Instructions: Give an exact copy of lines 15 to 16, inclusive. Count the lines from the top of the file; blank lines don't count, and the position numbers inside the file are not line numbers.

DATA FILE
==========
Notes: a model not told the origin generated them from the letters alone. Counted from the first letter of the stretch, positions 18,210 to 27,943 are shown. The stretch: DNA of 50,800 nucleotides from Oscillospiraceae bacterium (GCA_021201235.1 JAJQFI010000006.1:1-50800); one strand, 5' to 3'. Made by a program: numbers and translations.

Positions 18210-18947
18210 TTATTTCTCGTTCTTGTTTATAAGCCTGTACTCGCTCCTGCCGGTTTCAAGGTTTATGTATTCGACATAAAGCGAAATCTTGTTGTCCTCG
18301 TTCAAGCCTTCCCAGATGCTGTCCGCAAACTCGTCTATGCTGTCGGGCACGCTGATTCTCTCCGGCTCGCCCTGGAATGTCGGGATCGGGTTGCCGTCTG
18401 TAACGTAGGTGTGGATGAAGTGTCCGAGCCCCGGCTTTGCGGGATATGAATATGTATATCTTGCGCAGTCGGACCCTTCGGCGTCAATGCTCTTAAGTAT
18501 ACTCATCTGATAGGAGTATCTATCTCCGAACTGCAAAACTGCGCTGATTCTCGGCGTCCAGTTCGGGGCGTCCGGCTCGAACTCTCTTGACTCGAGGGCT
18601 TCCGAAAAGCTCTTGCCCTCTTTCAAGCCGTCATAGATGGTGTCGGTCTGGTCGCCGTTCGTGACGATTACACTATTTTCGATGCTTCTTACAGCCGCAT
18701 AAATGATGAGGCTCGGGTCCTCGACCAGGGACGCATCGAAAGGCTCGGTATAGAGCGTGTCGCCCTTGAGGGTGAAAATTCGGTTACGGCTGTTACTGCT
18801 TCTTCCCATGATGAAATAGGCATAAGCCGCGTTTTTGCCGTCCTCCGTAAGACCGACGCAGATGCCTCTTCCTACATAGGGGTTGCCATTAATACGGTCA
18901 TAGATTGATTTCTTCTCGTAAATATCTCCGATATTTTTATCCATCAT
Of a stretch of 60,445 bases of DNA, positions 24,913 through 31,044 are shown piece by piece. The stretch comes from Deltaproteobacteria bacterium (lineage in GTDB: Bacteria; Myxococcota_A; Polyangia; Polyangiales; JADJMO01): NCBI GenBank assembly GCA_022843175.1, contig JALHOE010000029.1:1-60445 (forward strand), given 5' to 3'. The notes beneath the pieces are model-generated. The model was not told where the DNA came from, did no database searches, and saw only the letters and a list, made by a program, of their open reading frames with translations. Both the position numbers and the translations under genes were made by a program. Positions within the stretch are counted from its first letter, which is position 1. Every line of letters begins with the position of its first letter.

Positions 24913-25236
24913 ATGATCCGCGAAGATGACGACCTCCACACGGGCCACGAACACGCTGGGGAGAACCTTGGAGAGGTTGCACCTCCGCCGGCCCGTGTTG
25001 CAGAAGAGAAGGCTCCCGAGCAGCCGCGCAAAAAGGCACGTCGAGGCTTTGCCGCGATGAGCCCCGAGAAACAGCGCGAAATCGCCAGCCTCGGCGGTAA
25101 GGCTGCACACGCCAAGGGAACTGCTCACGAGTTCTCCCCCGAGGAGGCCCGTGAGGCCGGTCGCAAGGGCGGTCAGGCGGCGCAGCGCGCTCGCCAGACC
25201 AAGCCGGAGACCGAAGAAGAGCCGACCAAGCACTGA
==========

25101 GGCTGCACACGCCAAGGGAACTGCTCACGAGTTCTCCCCCGAGGAGGCCCGTGAGGCCGGTCGCAAGGGCGGTCAGGCGGCGCAGCGCGCTCGCCAGACC
25201 AAGCCGGAGACCGAAGAAGAGCCGACCAAGCACTGA